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2740 Views 6 Replies 3 Participants Last post by  Bob_K
How many of you 1911 shooters out there have converted your 45s to different calibers, and not just to the 400 CorBon or the 22 LR.

A number of years ago I saw adds for conversions for the 1911 that would allow an incredible number of different calibers to be fired from the same platform, with just a slide/barrel and magazine change.

From my 1911 I shoot the 45 ACP. There is also the 45 Super and the 460 Rowland that I believe are the same case as the ACP just with heavier loadings.

The we have the 400 CorBon, which I feel has not yet reached its full potential as either a target or hunting caliber.

But then we can covert to the 9mm family: The 38 Super/9x23, 38 Special, 9x21, 9mm Luger, 30 Luger and even the 7.62x25 so I'm told. I re-sculpted my ejector on my 45 to accept a 38 Super slide and still eject 45 cases and was able to just switch a complete slide setup and magazine and then shoot the 38 Super and the 9x23 interchangeably. It was a gas. The 38 Super slide came from an old Army Marksmanship Unit 1911 that had been converted to shoot 38 Special and I still have that barrel. I even managed to find some old 38 AMU brass that worked well with wadcutter loads. I had a friend cast out some hard 148 grain wadcutters for me and loaded them with the heaviest charge I could find from the older Lyman manual I was using - somewhere around 1100'/sec I believe. What a blast. Those darn things were accurate and hard hitting out to about 25 yards but would loose it after fifty. The 38 Super with 160 grain round noses would do better at the longer ranges.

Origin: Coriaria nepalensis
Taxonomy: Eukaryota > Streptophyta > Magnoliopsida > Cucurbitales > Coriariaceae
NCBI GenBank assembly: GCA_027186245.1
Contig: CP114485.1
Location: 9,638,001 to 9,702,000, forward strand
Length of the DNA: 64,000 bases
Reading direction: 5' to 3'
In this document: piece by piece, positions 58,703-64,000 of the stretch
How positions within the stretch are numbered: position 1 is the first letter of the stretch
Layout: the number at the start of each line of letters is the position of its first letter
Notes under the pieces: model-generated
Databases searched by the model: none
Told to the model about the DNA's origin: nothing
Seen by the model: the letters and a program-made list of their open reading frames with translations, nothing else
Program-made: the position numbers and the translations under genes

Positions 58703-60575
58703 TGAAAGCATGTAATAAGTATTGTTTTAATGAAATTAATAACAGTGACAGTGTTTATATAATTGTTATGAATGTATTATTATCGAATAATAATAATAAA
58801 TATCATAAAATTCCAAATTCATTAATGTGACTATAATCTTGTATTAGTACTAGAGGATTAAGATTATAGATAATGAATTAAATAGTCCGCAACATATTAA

I still want to try the 30 Luger and the 7.62x25 Tokarev just for schmidts and giggles.

Anybody else had fun like this?? Let us know. Mikey.
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I had a .38/.45 Clerke conversion a few years ago. Apparantly it was an early attempt to get .357 velocities out of an auto, but the concept failed due to the unsupported chamber. It was an easy conversion since you used a necked down .45 ACP case, so your original .45 magazine and slide could be used without modification. The barrel was a rechambered .38 super. Target shooters picked up on it for a while for used in the Centerfire Match since the bottle neck shape would even feed full wad .38 bullets. Kind of fun to play with although I did lose 10% of my cases in forming them. Military brass did not form well, nor did cases with a channelure on them.

I currently have two .38 Specials on .45 frames. One is a 6" Clark Long Heavy Slide that shoots like a dream. The other is a Springfield 9MM that was reworked. It has Bomar sights on it, so it looks like a hardball gun. The barrel is a fully ramped Caspian. The slide was an early Springfield, so the 9MM face had to be opened up a bit. The magazines are some after market ones that do not have the follower that changes angles as more rounds are loaded into it, so feeding is good for only four rounds. In bullseye matches we only shoot five shot strings so I load one in the chamber, four in the magazine and I'm good to go.

All these conversions are are separate frames, rather than conversions on a single .45 frame.
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38/45 Conversion


The .38/45 did not seem to me to have a long neck. Quite the opposite. The neck seemed rather short. The modern version of this round could be considered to be the .357 Sig. It's a necked down .40, rather than a .45, but the concept is still there. Large case capacity, bottle neck shape, trying to achieve higher velocities. The basic difference is the .40 is a higher pressure round than the .45 to start with, and the .357 Sig certainly is a higher pressure round the the .38/45.
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